Photo by myoldpostcards
Boarded up buildings and overgrown lots have plagued Chicago’s low-income neighborhoods for decades.
Over the past five years, however, vacant and abandoned properties have spread beyond the inner city and into the suburbs, disrupting formerly stable working and middle class communities and prompting the creation of a county-wide land bank, a new tool for fighting blight.
The culprits: foreclosures and recession.
A Rising Tide of Foreclosures
Beginning in 2006, a first wave of foreclosures hit poor and minority neighborhoods on Chicago’s South and West Sides. When the economy tanked in 2008, the foreclosure crisis spread into the suburbs as widespread unemployment and underwater mortgages prompted many property owners to stop paying their bills.
Hundreds of thousands of families lost their homes, leaving vacant and abandoned buildings in distressed neighborhoods already full of them - and in communities that had never seen them before.
Vacant and Abandoned Properties Drag Down Neighborhoods
What exactly are these vacant and abandoned properties, and why do they matter?
Vacant properties are simply properties with nobody in them - empty lots or shuttered buildings. In Cook County, many of these properties are “real estate owned” (REO) - owned by a bank as the result of a foreclosure.
Abandoned properties are ones where the owner has walked away from the property and can’t be tracked down. They’ve stopped paying property taxes to local government, they’ve stopped paying back their mortgage to their bank (if they have one), and the property may be falling into disrepair because they’ve stopped fixing it up.
Vacant and abandoned properties are a problem because they drag down the surrounding community. They have three types of negative impacts:
Economic: a boarded up home or overgrown lot can drive down nearby property values. This hurts the economic standing of neighboring businesses and households that have nothing to do with the empty property next door.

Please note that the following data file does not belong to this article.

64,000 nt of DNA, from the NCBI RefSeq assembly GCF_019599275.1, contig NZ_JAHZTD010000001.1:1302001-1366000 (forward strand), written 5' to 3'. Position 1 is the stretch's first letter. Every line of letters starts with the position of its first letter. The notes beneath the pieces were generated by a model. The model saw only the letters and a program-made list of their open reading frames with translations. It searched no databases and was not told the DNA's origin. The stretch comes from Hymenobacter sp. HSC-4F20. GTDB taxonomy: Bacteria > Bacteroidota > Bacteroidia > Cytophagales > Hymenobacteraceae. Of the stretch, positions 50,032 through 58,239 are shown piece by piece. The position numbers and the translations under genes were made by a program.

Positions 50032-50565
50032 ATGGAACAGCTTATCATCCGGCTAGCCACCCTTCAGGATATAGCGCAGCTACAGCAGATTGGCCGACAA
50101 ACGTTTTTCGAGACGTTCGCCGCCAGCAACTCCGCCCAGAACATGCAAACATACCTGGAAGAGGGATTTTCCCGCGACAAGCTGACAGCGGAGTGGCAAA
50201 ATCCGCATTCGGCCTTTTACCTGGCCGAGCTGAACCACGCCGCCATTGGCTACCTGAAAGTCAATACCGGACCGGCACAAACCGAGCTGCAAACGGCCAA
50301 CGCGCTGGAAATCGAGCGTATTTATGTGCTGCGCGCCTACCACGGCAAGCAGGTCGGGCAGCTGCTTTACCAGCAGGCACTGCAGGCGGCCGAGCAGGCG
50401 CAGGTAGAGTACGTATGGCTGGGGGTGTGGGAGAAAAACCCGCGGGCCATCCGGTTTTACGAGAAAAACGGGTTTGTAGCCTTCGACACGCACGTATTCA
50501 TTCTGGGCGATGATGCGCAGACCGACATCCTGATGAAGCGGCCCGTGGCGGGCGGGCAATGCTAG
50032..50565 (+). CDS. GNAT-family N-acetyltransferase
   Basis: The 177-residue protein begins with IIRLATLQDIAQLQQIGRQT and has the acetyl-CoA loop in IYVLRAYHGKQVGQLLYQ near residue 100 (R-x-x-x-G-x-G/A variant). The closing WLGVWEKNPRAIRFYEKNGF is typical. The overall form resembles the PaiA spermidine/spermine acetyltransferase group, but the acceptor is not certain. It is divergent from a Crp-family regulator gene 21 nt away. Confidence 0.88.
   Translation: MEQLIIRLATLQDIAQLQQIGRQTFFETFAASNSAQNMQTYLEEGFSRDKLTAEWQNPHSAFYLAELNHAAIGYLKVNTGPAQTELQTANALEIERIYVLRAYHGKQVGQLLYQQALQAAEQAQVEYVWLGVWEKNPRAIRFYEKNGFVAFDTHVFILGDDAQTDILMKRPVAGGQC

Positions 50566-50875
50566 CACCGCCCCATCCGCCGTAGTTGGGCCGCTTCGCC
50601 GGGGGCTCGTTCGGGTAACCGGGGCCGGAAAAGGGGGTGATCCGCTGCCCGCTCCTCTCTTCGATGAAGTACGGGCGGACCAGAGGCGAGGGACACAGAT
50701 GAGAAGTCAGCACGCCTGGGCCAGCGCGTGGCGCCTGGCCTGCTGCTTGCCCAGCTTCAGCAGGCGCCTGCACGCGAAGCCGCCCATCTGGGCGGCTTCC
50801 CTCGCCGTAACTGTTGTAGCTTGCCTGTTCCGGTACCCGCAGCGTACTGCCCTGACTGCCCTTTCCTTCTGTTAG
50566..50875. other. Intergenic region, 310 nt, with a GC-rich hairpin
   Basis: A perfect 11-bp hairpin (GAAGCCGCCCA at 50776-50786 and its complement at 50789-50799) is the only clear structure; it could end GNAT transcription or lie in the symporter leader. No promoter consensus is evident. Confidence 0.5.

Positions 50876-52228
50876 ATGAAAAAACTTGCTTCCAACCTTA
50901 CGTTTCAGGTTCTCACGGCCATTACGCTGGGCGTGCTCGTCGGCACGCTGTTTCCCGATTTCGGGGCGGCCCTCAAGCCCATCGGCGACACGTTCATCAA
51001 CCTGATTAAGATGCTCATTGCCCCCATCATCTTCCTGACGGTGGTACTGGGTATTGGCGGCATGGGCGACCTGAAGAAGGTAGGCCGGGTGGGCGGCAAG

Crime: vacant properties often become magnets for crime. Vandals will break in boarded-up buildings, gangs are known to sell drugs out of them, and arsonists occasionally set them ablaze.
Fiscal: when property owner walks away from a property, local governments are unable to collect taxes from it. So police and fire departments find themselves fighting more crimes and fires with less funding.
Why Vacant and Abandoned Properties Happen
We know there are a lot more vacant and abandoned properties in the Chicago area than a decade ago, and we know they have bad spillover effects on neighborhoods. But why do they arise to begin with?
Properties become vacant or abandoned because of weak real estate markets in impoverished neighborhoods or because of the recent region-wide foreclosure crisis, among other reasons. But they often stay that way because surrounding communities are saturated with blight, have trouble accessing credit, or for tricky legal issues:
Cloudy title - if a property’s owner can’t be tracked down, the property will just sit there because nobody is able to claim ownership of it. (A title is the legal document that documents that you actually own a property.)
Property liens - if the owner hasn’t paid their property taxes or water bill to local governments, the the City or County can slap a lien on it - basically an official debt that travels with the property. If you buy a property with a tax or water lien, you’re required to pick up the tab for all those unpaid taxes and water bills, so few people do.